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Tom Torggler for Experts Inside

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Using PowerShell and Azure Cognitive Services to convert text to speech

A few days ago I had to record some voice prompts for a customer service call queue that I was configuring in one of our Microsoft Teams enterprise voice projects. Something like "Thank you for calling X, please hold..." I figured it would be nice to have Azure's artificial-intelligence-powered speech service convert my text input to an audio file. Turns out it's easier than I thought it would be.

Azure Cognitive Speech Service

First of all we need an Azure Subscription where we can deploy our Speech Services instance. If you don't have an Azure subscription, you can sign up for a trial account using the links below. If you already have a subscription, you can easily create a free Speech Services account using the following commands from Azure Cloud Shell:

az group create -n devto-speech -l WestEurope
az cognitiveservices account create -n devto-speech -g devto-speech --kind SpeechServices --sku F0 -l WestEurope --yes

Now the account was created and we can start using it right away. To authenticate our calls from PowerShell, we need an API key, again we can use Azure Cloud Shell to retrieve the key:

az cognitiveservices account keys list -n devto-speech -g devto-speech

PowerShell and REST API

The speech service provides a very well documented API that can easily be called using PowerShell's native Invoke-RestMethod command. The code is already documented on Microsoft Docs (see link below), I wrapped it into a module and uploaded it to the PowerShell gallery.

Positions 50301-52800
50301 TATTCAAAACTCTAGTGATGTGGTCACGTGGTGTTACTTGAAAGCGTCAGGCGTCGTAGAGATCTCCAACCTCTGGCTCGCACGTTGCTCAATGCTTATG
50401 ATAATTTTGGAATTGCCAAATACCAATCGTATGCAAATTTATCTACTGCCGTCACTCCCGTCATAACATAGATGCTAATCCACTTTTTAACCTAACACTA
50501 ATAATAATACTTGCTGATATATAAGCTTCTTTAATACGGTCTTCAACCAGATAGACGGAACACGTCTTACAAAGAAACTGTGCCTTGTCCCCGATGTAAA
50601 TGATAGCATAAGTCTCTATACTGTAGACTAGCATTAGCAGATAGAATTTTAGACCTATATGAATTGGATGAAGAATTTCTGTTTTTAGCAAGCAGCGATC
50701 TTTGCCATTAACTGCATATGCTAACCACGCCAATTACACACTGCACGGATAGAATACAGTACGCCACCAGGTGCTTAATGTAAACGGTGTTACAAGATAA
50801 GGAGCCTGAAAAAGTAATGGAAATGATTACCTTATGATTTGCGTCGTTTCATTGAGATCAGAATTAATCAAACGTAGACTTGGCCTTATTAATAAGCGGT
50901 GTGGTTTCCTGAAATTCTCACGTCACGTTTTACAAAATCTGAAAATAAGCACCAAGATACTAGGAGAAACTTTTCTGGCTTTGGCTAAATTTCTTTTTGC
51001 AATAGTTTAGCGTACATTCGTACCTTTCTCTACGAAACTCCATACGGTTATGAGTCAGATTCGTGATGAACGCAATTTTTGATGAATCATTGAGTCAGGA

You can install the module using the following command, it works on Windows PowerShell and PowerShell 7.

Install-Module PSSpeech

Before we can call any of the speech service's API endpoints, we have to use the API key to get a token and store it in a variable for later use. The function in the following example calls the /issueToken endpoint:

Get-SpeechToken -Key <yourapikey> | Save-SpeechToken

Now we should have a token and be able to get a list of available voices using Get-SpeechVoicesList | Format-Table. Note that the function has a parameter -Token that accepts a token as retrieved by Get-SpeechToken. If that parameter is omitted, it checks the value of the variable that's created by Save-SpeechToken.

And finally we can convert some input text to speech using one of the voices from the list:

Convert-TextToSpeech -Voice en-US-JessaNeural -Text "Hi Tom, I'm Jessa from Azure!" -Path jessa.mp3
Convert-TextToSpeech -Voice en-GB-HarryNeural -Text "Hi Tom, I'm Harry from Azure!" -Path harry.mp3

You can find a lot of information about the speech service in the links below, be sure to check out the SSML structure to see how you can customize the voices, introduce pauses to the audio file, and many other things.

You can find the code for the module in my GitHub, please let me know if you find it useful and feel free to submit a pull request with your optimizations :)



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